Games of the Imagination
Earlier tonight, I interviewed Tracy Hickman for a future episode of the Dragonlance Canticle podcast. During the conversation, we talked about gaming, and an interesting topic came up. The basic gist is that role-playing games have become very good at being simulations in nature, but have gotten further away from narrative storytelling and creativity.
Is this the case?
There are those that say that story is independent of the rules. We as gamers bring the story to the table. There’s a lot to be said for that. I know that, no matter the game, I bring the same killer storytelling to the game table.
Can rules be a deterrent to storytelling?
Frankly, yes. Want proof? Look no further than 4th edition’s Character Builder. Don’t get me wrong, Character Builder is a wonderful tool. Yet at the same time, I find that Character Builder is not the most conducive to house rules.
Many rules systems have a mechanic like feats that show extra-special abilities characters can do. They’re faster, they have new powers, they’re great with a sword, etc. etc. If the ability is not listed on the character sheet, do we even try it? Probably not. Yet it may be more dramatic to the story of the game if you can at least try things not on the character sheet (within reason, of course!).
For example, let’s say that you’re playing a rogue. Your rogue is running from a local thug who is out for blood, and the alley dead-ends just ahead. There’s nowhere to run. As the thug comes in, the rogue jumps against the wall, bounces off and does a mid-air flip, landing on his feet on the other side. He’s then able to attack the thug.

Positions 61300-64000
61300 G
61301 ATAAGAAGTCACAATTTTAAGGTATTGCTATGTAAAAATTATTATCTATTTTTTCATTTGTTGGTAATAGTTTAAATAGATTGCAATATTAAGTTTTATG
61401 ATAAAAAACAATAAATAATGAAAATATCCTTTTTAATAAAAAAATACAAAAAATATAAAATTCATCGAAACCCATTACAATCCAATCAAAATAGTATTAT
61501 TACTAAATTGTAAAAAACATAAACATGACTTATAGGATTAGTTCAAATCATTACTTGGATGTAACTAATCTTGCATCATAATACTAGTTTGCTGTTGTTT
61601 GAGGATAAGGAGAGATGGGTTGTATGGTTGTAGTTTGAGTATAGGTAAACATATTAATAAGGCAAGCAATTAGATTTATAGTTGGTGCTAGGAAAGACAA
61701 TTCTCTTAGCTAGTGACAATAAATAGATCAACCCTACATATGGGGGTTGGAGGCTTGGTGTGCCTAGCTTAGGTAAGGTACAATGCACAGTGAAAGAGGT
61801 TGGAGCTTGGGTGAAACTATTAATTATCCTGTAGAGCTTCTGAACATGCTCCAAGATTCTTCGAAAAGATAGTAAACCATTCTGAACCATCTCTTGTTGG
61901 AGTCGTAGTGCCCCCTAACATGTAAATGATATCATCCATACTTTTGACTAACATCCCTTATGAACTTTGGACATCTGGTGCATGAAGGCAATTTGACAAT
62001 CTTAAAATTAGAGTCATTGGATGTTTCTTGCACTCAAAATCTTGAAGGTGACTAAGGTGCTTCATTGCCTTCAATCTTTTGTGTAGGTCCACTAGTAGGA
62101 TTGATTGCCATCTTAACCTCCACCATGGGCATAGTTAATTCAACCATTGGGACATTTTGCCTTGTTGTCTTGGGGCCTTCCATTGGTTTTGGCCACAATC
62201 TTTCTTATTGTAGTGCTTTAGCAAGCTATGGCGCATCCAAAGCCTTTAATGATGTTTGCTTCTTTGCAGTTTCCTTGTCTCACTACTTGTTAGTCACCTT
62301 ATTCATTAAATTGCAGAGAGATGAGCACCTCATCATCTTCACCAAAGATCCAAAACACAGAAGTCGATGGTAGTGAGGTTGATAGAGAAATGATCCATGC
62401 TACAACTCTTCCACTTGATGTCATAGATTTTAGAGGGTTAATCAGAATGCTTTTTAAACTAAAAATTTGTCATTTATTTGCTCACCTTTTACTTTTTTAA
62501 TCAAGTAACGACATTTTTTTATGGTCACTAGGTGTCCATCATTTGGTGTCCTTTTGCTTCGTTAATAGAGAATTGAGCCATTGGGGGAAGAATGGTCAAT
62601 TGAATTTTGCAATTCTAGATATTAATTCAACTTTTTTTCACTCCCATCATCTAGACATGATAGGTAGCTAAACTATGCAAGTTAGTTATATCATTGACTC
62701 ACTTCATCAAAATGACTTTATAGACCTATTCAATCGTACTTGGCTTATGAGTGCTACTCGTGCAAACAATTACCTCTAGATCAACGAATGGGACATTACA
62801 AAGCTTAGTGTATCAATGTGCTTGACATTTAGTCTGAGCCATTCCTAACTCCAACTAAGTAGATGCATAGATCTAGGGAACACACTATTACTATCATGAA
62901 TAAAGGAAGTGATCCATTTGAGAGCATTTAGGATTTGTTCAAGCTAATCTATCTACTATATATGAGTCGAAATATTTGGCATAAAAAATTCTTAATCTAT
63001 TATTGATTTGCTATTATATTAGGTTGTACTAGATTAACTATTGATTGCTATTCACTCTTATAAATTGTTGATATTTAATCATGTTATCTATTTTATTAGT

Now, in this scenario, we could look up a bunch of rules and find that there isn’t a specific rule covering this. Perhaps you, as the player, were also recently frustrated when you discovered there were no rules for fighting on a tightrope.
Rules can not cover every possibility. They can serve as guidelines. We, as gamers, can easily be drawn into the idea that if the Rules As Written (RAW) doesn’t offer an option, then it can’t be done. Yet this is a restriction on creativity and storytelling. The game suffers in the process.
My advice is to find the rules you want to use, and then approach them in broad strokes. Sometimes, a simple skill check or ability check is all you need. Our rogue from up above may have made an Acrobatics or Dexterity check to pull off that amazing flip. The DM sets an appropriate target number. If the player makes it, then you’ve got Hollywood action in your game.
Allow for the player to be creative and loosen up on the rules. It will allow everyone to have more fun and be a creative boon to your world.